The ‘Iron Cage of Rationality’ Could Hinder the Revolutionary Potential of AI in Environmental Planning

The 'Iron Cage of Rationality' Could Hinder the Revolutionary Potential of AI in Environmental Planning

The combination of affordable environmental sensors and AI-powered analytical tools holds the potential for faster and more insightful environmental planning. This is particularly important now due to the need for better decision-making in light of proposed changes under the Fast-track Approvals Bill, which require quicker assessments.

Our research at Kuaha Matahiko, a collaborative project focused on compiling land and water data, has revealed a strong interest in AI among iwi and hap? (tribal) groups. Environmental guardian organizations that are already stretched thin see the potential for AI to integrate fragmented environmental datasets and improve analytical capacity in a cost-effective manner.

To address this need, the Kuaha Matahiko project has developed an AI system trained on environmental data from Aotearoa New Zealand. This indicates that bespoke AI solutions are becoming a viable option for kaitiaki groups, including smaller ones.

However, caution is necessary. Previous experiences have shown that algorithm-powered systems can perpetuate existing inequalities in data gathering and limit imagination regarding outcomes.

These issues arise from two interconnected problems: a history of ad hoc data gathering and the misconception that larger data volume equates to better accuracy.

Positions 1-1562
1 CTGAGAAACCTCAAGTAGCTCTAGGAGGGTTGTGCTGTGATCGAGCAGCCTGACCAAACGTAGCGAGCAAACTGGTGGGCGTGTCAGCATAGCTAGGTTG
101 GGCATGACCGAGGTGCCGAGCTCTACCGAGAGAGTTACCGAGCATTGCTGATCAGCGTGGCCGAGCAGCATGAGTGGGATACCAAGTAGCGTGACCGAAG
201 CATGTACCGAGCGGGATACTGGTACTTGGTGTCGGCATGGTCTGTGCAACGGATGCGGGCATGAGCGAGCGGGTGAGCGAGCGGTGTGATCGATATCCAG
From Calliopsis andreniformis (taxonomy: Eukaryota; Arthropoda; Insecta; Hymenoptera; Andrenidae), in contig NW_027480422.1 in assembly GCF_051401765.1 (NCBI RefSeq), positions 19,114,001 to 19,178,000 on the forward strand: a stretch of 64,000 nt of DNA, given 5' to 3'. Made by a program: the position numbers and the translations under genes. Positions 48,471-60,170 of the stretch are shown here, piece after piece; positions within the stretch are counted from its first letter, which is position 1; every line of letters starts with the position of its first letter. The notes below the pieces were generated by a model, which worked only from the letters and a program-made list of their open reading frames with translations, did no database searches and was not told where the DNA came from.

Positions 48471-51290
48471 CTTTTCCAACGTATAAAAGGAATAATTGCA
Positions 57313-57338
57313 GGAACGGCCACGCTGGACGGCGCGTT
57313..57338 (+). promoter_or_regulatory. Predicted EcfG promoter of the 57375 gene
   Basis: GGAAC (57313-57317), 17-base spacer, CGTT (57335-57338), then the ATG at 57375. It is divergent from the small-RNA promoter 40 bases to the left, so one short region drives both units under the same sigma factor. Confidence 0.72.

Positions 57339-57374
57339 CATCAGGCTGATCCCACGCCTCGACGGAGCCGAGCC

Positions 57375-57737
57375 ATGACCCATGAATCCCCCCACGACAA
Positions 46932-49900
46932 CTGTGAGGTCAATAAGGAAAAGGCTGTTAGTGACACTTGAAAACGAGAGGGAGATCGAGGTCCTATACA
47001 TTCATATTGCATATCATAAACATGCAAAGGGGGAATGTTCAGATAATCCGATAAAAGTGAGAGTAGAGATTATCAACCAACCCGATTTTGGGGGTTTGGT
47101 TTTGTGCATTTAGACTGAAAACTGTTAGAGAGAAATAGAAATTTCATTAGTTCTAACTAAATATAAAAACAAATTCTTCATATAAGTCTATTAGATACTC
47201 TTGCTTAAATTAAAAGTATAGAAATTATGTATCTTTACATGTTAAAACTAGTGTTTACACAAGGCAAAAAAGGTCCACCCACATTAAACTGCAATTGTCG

The “precision trap” refers to the risk of mistaking a high volume of data for high accuracy. A study on precision agriculture highlights the dangers of overestimating the precision of big data, which can lead to a lack of checks and balances.

As algorithms become increasingly opaque, there is a growing risk of blindly accepting the accuracy of AI outputs. This is concerning because numbers are often regarded as objective “hard facts” with political, social, and legal implications.

To avoid falling into an “iron cage of rationality,” it is crucial to establish inclusive, intelligible, and diverse AI partnerships. This involves recognizing social histories of data gathering and actively addressing past data gaps.

Data and AI should serve human goals, and indigenous data sovereignty movements advocate for the rights of indigenous people to own and govern data about their communities. Frameworks such as CARE (collective benefit, authority, responsibility, and ethics) prioritize flourishing human relationships.

Expanding the worldview of AI is essential. Currently, the field is dominated by a “WEIRD” standpoint (western, educated, industrial, rich, developed), and it is crucial to incorporate diverse perspectives. This includes developing AI systems that embody indigenous knowledge and worldviews.

To avoid limiting future possibilities, it is necessary to embrace a radical vision of AI that is built on diverse worldviews and avoids locking us into predetermined paths.